ICt =-log(nt / n) (1)

where n is the total number of genes in the sub-ontology and nt is the number of genes annotated with term t.

The functional similarity between two genes are calculated by dot product between corresponding weighted annotation vectors

k( gi' gj) = xIxj (2)

where gi and gj are gene i and gene j, and xi and Xj are the corresponding annotation vectors, weighted by IC values.

For each gene, we calculate the functional similarity between this gene and any other gene in the sub-ontology using Eq.(2), and find K most similar genes of it, called K-nearest neighbors. Then the gene is connected with its K-nearest neighbors, weighted by the similarity measure calculated by Eq.(2). The network (graph) constructed by this method is called the K-nearest neighbor (KNN) graph. In this work we use 5-NN graph.

Ranking algorithm based on random walk with restart

Let G(V, E) be a graph, where V is the set of nodes and E is the set of edges. Random walk [23] method simulates a random walker that starts on a source node (or a set of source nodes simultaneously). At each step, the walker chooses randomly among its immediate neighbors (based on edge weights). The transition probability from node i to node j is

Mij = Aij/ d(i) (3)

where A is the adjacency matrix of the graph, d(i) is the sum of the ith column in A. The transition matrix M of

random walk processes can be written in a matrix form as

M = D _1A

where D is the diagonal matrix of the degrees (V,-, D,-,- = d(i) and D,j = 0 for i = j).

Let ps be a vector in which the ith element holds the probability of finding the random walker at node i at step s. The probability at step s +1 can be given by

= MTps

The initial probability vector p0 is constructed such that equal probabilities are assigned to all the source nodes with the sum of the probabilities equal to 1. This is equivalent to letting the random walker begin from each of the source nodes with equal probability.

Random walk with restart (RWR) is a variant of the random walk. At each step, the random walker moves to its immediate neighbor or goes back to source nodes with probability g. Formally, the random walk with restart is defined as:

Ps+1 = (1 - Y)MTps + Yp0

After certain steps, the probability will reach a steady state. This was obtained by performing the iteration until the difference between ps and ps+1 (measured by the L1 norm) fell below 10-10. The steady state probability p„ gives a measure of proximity to source nodes. If p„ (i) >pTC (j), then node i is more proximate to source nodes than node j. RWR algorithm has been used on PPI network to prioritize candidate genes, with nodes representing known disease genes as source nodes. The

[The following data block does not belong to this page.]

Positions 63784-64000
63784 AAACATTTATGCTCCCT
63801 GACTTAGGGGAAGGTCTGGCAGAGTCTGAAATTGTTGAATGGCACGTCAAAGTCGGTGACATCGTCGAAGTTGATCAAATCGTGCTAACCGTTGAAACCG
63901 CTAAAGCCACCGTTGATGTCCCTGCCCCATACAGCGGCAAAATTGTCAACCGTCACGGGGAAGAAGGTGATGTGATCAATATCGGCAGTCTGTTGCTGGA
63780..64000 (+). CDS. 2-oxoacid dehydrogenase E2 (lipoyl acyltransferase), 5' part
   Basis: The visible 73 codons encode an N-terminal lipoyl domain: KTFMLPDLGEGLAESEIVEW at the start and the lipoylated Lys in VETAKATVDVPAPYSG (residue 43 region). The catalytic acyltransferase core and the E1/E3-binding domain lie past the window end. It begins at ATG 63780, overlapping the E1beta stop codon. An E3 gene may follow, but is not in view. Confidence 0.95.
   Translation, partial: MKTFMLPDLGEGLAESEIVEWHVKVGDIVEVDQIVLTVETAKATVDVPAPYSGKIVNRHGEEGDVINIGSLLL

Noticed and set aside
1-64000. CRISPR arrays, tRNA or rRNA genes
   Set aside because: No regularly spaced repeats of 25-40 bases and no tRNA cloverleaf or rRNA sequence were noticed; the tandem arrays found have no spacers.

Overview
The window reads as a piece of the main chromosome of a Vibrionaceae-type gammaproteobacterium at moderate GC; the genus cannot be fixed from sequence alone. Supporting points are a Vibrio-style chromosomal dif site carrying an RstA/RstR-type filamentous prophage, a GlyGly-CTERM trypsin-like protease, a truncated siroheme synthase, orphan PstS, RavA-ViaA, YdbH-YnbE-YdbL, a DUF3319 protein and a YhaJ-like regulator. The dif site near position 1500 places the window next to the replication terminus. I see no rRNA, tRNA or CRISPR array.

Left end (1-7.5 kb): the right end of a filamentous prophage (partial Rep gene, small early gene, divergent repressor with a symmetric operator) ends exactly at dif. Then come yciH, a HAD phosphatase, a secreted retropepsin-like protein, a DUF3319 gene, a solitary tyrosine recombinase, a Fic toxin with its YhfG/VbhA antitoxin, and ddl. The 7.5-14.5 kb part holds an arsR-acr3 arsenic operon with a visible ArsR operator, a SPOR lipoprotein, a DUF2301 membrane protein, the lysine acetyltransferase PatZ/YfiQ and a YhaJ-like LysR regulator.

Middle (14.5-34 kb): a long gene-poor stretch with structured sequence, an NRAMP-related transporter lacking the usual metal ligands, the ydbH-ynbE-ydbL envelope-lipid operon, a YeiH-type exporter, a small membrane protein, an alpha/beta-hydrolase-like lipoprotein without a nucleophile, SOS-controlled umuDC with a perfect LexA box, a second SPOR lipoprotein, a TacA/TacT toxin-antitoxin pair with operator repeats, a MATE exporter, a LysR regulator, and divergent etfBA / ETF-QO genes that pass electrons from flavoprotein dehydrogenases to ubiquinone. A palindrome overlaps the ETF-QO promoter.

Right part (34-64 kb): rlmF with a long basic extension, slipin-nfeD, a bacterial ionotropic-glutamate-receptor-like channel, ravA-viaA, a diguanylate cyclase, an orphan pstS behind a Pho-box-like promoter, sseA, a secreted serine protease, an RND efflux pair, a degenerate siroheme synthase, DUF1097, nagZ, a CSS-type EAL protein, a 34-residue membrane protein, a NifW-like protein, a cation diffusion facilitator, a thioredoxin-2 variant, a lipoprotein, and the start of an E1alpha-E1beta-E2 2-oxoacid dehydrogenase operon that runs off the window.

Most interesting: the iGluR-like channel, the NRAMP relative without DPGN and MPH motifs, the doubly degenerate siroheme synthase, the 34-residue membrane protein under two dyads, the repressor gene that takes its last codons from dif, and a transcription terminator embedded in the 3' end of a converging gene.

hypothesis is that disease genes of a particular disease are located in same 'modules' [9].

N-dimensional order statistics used in Endeavour

N-dimensional order statistics (NDOS) used as comparison in this paper was proposed by [11]. It has been used in Endeavour to combine multiple data source and prioritize disease genes [10]. Before using NDOS, they generate a rank list for candidate genes based on each individual data source. Therefore, each candidate gene yields N rank positions r1, r2, ..., rN, where N is the number of data sources used. Then, N ranking positions from the separate data sources are combined into a Q value using NDOS, which is calculated by the following recursive formula:

Q[rv r2,..., rN ) = N ! ^ irN-i+1 - rN-i )Q(ri, r2,..., rN , rN-i+2,..., ^ )

with r0 = 0. Finally, all the genes are ranked by corresponding Q values. Thereafter, the combined rank list was derived from the separate rank list. The computational complexity is O(N!), and Endeavour [10] implemented a faster alternative formula with complexity O(N2).

Discounted rating system

Similar to Endeavour, in the begining, we obtain a rank list for the candidate genes based on each individual data source. Here, we propose a new strategy, discounted rating system (DRS) to combine these rank lists into one. Figure 1(a) shows the input of DRS, rank list of 100 candidate genes obtained by using RWR based on each individual data source. And the output of DRS is shown in Figure 1(e). Four steps of DRS are described below.

Figure 1

Illustration of discounted rating system. This figure shows four steps of DRS. SN is the serial number of candidate gene. Firstly, rank lists are transformed into rating lists. Secondly, discounted rating scores are calculated. In the next step, combined scores are calculated. Finally candidate genes are ranked using the combined score.

1) Firstly, we transform the rank lists into rating lists. Candidate genes are categorized into five equal-size ratings based on their rank positions in the rank list. The higher the rating, the more relevant is the gene to the disease.

2) In the second step, the rating and ranking of each gene is combined into one value called discounted rating (dr). The discounted rating of a gene based on data source i is calculated as follows:

dr _ rattmgi

i log 2(ri+1)

where ratingi is the rating of the investigated candidate gene based on data source i and ri is its rank position. The discounting function log2(ri + 1) reduces the gene's rating as its rank increases. The calculation of discounted ratings is inspired by DCG (Discounted Cumulated Gain) score, which is widely used to evaluate the ranking results of document retrieval [14]. The higher position ranks have more influence than the lower position ranks. Our assumption is that disease genes are ranked somewhere in the top of the rank lists according to some data sources. 3) In the next step, the mean value of discounted ratings is calculated as the combined score for the investigated gene.

Sdr _ N X dri

where N is the number of data sources used. 4) Finally, the candidate genes are ranked according to this score.